She explains she doesn’t mind about people downloading her music for free, “because you know how much you can earn off touring, right? Big artists can make anywhere from $40 million [£28 million] for one cycle of two years’ touring. Giant artists make upwards of $100 million. Make music — then tour. It’s just the way it is today.”

    The music, and the record contract, have rarely been the source of a band/artist’s revenue. The Label always seems to have as many costs applied to the artist as the artist generates in revenue. Mick Jagger said, last week, that the Record Labels never pay out. So touring is/has/will be a primary source of a musician’s income. Plus other reasons to buy stuff from the artist at a profit.

    The music – free to distribute in infinite amounts – is a promotional tool for something scarce: performances.






    James Murdoch needs remedial Copyright intervention.

    James Murdoch needs remedial Copyright intervention. Totally gets it wrong. Hard to imagine the staggering ignorance.

    In fact this is such a long takedown of Murdoch’s speech that it’s hard to quote just one egregious example. James Murdoch willfully (or just plain ignorantly) gets the purpose and practice of copyright wrong; puts up false strawmen to tear down; and just so comprehensively gets it wrong that it’s just plain frightening that he is likely heir to one of the major media companies.

    Read the whole thing, and weep.



    Required Specs could Make Google TV too expensive?

    Required Specs Could Make Google TV Too Pricey? Maybe to start with, but it’ll all get cheaper over time.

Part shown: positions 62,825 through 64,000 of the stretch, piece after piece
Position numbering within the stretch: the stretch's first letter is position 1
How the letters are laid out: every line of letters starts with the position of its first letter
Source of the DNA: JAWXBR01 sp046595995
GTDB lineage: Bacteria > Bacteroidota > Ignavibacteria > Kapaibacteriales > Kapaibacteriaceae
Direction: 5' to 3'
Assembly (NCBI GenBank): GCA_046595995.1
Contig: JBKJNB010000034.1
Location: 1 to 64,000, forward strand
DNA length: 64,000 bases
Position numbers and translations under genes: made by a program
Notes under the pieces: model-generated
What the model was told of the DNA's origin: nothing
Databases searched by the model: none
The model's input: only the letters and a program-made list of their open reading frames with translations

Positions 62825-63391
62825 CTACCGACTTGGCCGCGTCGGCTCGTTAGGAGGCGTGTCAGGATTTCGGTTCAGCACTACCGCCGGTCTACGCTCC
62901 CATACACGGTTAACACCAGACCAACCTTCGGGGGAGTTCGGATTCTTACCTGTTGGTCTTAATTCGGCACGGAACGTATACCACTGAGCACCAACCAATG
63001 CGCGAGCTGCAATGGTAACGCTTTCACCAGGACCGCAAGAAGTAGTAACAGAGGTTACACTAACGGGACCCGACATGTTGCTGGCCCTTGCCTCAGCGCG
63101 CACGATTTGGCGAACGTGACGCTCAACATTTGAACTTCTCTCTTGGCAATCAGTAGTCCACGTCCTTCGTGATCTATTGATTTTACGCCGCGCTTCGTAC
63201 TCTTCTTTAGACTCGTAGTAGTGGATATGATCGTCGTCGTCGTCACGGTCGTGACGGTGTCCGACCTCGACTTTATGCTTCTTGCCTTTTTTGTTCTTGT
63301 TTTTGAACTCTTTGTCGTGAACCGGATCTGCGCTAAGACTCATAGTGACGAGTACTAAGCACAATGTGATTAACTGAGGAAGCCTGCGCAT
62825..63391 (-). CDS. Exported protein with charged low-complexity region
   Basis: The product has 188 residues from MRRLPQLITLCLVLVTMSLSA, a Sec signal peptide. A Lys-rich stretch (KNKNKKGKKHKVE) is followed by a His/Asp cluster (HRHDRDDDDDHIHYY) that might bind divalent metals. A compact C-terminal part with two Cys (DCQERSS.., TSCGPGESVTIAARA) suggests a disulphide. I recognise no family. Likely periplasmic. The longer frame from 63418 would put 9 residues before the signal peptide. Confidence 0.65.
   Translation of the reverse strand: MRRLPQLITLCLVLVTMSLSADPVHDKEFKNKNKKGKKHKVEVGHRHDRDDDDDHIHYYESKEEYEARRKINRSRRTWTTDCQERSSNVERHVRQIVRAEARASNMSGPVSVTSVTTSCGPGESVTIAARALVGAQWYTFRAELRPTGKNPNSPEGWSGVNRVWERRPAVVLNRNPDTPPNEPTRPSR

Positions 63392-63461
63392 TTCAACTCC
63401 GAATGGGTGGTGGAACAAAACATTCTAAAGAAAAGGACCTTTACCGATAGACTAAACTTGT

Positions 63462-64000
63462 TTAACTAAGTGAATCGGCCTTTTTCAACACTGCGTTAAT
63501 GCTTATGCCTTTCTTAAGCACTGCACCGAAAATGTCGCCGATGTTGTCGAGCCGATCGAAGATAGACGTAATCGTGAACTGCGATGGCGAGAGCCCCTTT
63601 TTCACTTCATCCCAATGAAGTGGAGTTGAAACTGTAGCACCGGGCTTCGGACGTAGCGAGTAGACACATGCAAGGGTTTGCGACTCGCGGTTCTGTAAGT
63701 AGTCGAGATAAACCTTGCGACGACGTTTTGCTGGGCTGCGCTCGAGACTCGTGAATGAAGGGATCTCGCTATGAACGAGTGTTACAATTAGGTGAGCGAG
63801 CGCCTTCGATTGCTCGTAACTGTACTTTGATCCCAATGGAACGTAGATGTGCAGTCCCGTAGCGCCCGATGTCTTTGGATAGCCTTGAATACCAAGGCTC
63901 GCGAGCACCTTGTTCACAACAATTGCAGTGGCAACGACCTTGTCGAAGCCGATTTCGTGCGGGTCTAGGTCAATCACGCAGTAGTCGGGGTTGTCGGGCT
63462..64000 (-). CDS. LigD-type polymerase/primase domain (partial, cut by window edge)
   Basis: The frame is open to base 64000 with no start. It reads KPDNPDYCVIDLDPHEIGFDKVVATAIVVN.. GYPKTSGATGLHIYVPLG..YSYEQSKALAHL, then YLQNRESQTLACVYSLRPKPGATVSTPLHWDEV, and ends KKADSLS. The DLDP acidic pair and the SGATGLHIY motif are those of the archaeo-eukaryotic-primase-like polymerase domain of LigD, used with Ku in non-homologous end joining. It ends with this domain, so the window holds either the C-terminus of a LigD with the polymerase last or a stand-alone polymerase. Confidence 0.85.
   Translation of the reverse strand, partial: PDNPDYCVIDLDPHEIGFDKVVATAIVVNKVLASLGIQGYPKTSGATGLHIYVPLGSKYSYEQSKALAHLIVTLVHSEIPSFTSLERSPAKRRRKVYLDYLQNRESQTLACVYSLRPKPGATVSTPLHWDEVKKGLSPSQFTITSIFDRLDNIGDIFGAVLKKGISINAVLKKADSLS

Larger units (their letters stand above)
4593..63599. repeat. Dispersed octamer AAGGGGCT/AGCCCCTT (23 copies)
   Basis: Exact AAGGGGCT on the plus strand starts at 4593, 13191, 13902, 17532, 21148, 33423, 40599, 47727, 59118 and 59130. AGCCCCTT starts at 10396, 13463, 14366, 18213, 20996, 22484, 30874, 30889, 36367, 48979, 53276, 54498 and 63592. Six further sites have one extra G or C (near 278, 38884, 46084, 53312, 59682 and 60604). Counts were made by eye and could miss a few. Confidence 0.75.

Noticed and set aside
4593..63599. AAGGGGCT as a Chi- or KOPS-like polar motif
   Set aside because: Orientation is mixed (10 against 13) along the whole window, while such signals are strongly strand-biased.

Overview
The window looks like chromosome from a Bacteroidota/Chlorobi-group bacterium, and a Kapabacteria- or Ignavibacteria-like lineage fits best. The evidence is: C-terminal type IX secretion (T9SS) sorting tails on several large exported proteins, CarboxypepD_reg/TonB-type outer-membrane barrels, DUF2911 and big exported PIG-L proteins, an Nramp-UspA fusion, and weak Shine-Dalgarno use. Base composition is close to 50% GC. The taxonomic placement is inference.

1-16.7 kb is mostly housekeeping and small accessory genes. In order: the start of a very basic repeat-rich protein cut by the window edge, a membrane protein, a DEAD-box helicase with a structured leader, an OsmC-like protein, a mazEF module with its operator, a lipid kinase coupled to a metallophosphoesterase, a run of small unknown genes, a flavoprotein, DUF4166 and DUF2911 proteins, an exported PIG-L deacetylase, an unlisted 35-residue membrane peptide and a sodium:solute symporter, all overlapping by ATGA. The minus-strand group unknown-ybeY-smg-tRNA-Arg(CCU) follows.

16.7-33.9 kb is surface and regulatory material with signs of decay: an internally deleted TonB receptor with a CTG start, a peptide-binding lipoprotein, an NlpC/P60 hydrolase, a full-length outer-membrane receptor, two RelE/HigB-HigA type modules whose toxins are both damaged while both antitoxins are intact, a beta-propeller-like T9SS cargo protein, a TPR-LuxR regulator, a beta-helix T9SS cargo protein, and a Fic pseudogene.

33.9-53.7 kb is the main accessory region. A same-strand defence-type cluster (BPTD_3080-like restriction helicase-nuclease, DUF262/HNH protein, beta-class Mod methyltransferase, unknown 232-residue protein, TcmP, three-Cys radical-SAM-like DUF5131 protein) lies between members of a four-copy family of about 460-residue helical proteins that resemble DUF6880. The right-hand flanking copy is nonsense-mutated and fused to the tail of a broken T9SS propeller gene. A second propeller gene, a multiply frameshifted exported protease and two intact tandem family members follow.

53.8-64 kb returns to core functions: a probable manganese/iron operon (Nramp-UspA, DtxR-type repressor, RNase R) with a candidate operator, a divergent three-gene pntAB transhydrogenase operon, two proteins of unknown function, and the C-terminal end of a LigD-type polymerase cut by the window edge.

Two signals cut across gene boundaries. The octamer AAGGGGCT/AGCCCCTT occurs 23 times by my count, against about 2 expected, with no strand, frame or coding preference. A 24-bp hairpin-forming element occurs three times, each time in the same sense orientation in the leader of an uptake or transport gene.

Requirement for a hefty (for a TV) processor and RAM would make Google TV equipped sets fairly expensive compared to their rivals. But we all know that digital electronics comes down in price over time.

    In the interview, Dureau said that connected devices needed more memory than regular HDTVs for buffering while streaming over the web. “If you do the math on decoding an HD video signal, it actually takes a lot of memory — 100 to 200 Mbytes. If you start looking at connected devices in the market that support streaming over the Web they basically have quite a bit of additional ram for buffering,” he said.

    At least one consumer electronics manufacturer has decided against introducing the Google TV platform into its connected devices because development of those products would be too pricey. In March, Panasonic EVP Bob Perry told Bloomberg that the Android OS would require too much processing power to make it a viable solution.

    Amanda Palmer , OK Go Get Together To Celebrate Being Dropped From Their Record Labels Better off solo than with label because it allows them to better connect with fans, and give those fans a reason to buy something.

    For both these artists the label was a hindering factor, not a help.

    It’s yet another reminder of how the role of the major labels is totally changing. Historically, the only way to be successful in the music business was to get a major label deal. They were the gatekeepers, and without a deal, you were out of luck. Being dropped from a major was effectively the end of your career as a performer with a very small number of exceptions. But, these days, artists are realizing that there’s so much more that can be done without major label help, and that actually being on a major can hinder or block those opportunities, that it’s become a cause for celebration when you get “dropped” — or, perhaps, more accurately, freed!